Taming a monster class - Refactoring GameManager

3 minute read

Despite trying to avoid it, my code has fallen victim to the fearsome GameManager class. Here’s how I managed to fix it (or make it better at least).

If you read a bit about organizing code and designing your classes in Unity (or other writings on the topic of game code design) you might encounter the advice to avoid creating omnipotent “god classes” in your game. Most of the time these classes are called “…manager” and they tend to become bloated and unmanageable.

They clearly violate the proposed Single Responsibility Principle of OOP and while I think recklessly forcing object oriented design on Unity is not a good idea, it might still be useful to consider what tasks your scripts are performing and if they are organized in a practical way.

When I started working on Corpse Mob I also decided to create a GameManager. There were some parts of business logic which I could not fit into other classes and while most of the GameObjects set their initial states I still had to make sure that some of the components are initialized in a given order. At first it seemed quite innocent, a small class maybe a bit over a hundred lines.

Unfortunately as the time of release was getting closer and closer I found myself throwing some more code in GameManager which I would “sort out later”. Of course, that didn’t happen, at least not until the past few weeks. I came to the decision that I have to refactor and separate most of the manager class’ code if I want it to be maintainable in the future.

The first step was to cut GameManager’s methods into smaller parts and give them descriptive names. This made it much easier to collect all the methods within the script that could be working as separate logical units and it was easier to see what was “out of place”. Skimming through the reorganized code it was obvious that GameManager had wrapped its tentacles around many parts of the game logic, including but not limited to:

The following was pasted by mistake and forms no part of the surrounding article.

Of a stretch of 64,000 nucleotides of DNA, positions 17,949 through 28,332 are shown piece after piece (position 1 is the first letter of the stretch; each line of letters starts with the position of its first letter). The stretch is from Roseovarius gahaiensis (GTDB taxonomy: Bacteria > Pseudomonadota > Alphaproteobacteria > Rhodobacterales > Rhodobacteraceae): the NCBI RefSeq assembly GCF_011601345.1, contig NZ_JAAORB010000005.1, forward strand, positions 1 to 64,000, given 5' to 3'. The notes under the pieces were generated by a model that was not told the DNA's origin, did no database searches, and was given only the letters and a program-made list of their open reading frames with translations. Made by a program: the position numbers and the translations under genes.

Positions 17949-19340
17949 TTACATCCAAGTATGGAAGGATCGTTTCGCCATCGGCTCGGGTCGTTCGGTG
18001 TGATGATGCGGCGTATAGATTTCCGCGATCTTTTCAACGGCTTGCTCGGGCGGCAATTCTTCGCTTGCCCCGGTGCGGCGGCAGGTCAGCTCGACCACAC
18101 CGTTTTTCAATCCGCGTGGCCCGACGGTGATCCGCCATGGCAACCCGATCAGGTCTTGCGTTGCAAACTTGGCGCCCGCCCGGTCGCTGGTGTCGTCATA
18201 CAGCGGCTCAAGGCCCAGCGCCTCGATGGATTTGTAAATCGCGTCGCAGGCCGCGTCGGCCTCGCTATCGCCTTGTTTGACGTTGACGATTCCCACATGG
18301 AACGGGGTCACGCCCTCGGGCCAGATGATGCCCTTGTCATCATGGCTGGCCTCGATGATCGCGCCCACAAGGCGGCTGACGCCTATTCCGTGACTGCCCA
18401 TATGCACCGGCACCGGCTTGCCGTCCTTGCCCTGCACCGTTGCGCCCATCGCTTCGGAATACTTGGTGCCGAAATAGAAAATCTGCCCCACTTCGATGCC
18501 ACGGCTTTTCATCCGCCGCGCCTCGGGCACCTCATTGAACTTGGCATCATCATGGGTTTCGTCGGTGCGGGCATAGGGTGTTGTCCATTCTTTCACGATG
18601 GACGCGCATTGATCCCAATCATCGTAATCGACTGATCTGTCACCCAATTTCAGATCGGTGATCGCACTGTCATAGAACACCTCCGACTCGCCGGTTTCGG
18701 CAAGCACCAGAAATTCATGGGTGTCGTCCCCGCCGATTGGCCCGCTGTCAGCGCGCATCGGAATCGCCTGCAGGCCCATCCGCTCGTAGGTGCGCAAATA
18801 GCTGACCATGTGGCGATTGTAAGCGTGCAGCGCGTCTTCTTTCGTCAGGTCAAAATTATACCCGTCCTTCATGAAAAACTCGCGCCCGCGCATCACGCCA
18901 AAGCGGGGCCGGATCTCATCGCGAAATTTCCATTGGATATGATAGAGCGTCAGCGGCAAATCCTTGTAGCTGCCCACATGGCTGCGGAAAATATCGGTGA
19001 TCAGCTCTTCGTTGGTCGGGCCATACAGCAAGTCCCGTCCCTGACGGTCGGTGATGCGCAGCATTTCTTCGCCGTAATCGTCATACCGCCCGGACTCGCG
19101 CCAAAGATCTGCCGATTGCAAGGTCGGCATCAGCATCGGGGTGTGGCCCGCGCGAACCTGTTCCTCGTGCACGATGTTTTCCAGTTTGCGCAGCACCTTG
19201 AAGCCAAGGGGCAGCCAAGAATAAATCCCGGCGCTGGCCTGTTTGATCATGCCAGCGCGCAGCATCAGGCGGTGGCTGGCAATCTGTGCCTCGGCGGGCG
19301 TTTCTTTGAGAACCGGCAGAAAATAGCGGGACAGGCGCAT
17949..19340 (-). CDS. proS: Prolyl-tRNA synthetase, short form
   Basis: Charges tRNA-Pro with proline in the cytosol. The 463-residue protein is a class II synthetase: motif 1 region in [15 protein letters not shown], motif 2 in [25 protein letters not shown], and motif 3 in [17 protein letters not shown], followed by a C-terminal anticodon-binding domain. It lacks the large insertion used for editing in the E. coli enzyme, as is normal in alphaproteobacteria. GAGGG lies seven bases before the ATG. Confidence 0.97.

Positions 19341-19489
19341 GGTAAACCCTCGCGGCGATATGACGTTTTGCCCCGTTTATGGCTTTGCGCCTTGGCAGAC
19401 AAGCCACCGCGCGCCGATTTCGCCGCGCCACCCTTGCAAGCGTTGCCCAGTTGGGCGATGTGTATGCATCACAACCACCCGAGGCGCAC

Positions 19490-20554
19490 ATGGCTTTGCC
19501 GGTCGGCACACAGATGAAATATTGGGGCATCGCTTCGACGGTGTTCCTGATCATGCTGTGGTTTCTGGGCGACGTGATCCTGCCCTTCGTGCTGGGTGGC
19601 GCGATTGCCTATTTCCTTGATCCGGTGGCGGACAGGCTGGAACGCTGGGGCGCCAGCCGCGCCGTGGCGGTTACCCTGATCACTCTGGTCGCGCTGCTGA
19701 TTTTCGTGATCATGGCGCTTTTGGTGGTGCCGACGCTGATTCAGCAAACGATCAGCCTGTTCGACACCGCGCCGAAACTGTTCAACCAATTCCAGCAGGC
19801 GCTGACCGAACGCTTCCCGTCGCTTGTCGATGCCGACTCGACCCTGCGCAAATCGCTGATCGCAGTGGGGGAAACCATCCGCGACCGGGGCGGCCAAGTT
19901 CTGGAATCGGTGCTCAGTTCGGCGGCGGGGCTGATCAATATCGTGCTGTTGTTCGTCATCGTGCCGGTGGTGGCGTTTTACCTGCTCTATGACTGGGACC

• Managing boss fights (victory conditions, initializing special cases of boss monsters, boss health GUI)
  • Gathering and saving data for gameplay statistics (e.g. amount of zombies killed, number of kills with certain weapons)
  • Managing high scores and sending a new high score to Steam leaderboards
  • Initializing wave data (target score to complete a wave, monster spawn settings)
  • Handling the number and usage of monster decoy items
  • Handling player level up processes
  • Initializing the state of player stat classes and their observers to follow the change of a stat value
  • Managing timescale changes (bullet time, pausing and unpausing)

I moved some of these responsibilities to existing classes, like a list of decoys which only MobSpawner used found its new home in MobSpawner code or some initialization logic could be reorganized to the Weapon and WeaponManager classes themselves, using their Awake() and Start() methods to remove a lot of coupling between components. Data objects containing wave settings have been rewritten as ScriptableObjects and are now referenced from the manager.

Other pieces of code have been refactored into brand new classes like BossfightHandler or PlayerLevelManager. Yeah, these classes might also sound suspicious because I wanted to eliminate the manager class in the first place but they are smaller (mostly between 100-200 lines), do one thing and they are modular.

The monster class which was more than 900 lines long has been cut back to around 500. Also much of its length now comes from the numerous smaller methods which are used for readability of code. Not a bad start, I think.

Splitting parts of GameManager into new and existing classes Splitting parts of GameManager into new and existing classes